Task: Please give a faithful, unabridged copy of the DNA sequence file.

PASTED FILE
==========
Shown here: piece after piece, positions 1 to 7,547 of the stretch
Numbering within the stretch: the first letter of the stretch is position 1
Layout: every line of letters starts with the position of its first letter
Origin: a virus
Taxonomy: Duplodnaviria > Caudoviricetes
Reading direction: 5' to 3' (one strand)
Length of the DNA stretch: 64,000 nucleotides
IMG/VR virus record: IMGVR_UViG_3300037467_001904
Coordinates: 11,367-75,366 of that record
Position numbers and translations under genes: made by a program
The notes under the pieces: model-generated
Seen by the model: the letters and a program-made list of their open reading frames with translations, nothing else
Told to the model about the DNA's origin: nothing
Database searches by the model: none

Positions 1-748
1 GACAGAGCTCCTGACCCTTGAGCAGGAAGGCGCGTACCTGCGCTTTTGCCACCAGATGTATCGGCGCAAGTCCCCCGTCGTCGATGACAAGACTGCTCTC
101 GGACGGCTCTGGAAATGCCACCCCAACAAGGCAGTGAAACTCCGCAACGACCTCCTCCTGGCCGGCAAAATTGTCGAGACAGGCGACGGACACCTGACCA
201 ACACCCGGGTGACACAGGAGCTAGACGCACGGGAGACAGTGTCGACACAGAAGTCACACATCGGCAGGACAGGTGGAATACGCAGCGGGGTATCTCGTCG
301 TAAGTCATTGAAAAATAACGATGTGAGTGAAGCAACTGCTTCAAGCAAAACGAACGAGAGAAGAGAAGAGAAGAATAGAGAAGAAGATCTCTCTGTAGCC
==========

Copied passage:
Shown here: piece after piece, positions 1 to 7,547 of the stretch
Numbering within the stretch: the first letter of the stretch is position 1
Layout: every line of letters starts with the position of its first letter
Origin: a virus
Taxonomy: Duplodnaviria > Caudoviricetes
Reading direction: 5' to 3' (one strand)
Length of the DNA stretch: 64,000 nucleotides
IMG/VR virus record: IMGVR_UViG_3300037467_001904
Coordinates: 11,367-75,366 of that record
Position numbers and translations under genes: made by a program
The notes under the pieces: model-generated
Seen by the model: the letters and a program-made list of their open reading frames with translations, nothing else
Told to the model about the DNA's origin: nothing
Database searches by the model: none

Positions 1-748
1 GACAGAGCTCCTGACCCTTGAGCAGGAAGGCGCGTACCTGCGCTTTTGCCACCAGATGTATCGGCGCAAGTCCCCCGTCGTCGATGACAAGACTGCTCTC
101 GGACGGCTCTGGAAATGCCACCCCAACAAGGCAGTGAAACTCCGCAACGACCTCCTCCTGGCCGGCAAAATTGTCGAGACAGGCGACGGACACCTGACCA
201 ACACCCGGGTGACACAGGAGCTAGACGCACGGGAGACAGTGTCGACACAGAAGTCACACATCGGCAGGACAGGTGGAATACGCAGCGGGGTATCTCGTCG
301 TAAGTCATTGAAAAATAACGATGTGAGTGAAGCAACTGCTTCAAGCAAAACGAACGAGAGAAGAGAAGAGAAGAATAGAGAAGAAGATCTCTCTGTAGCC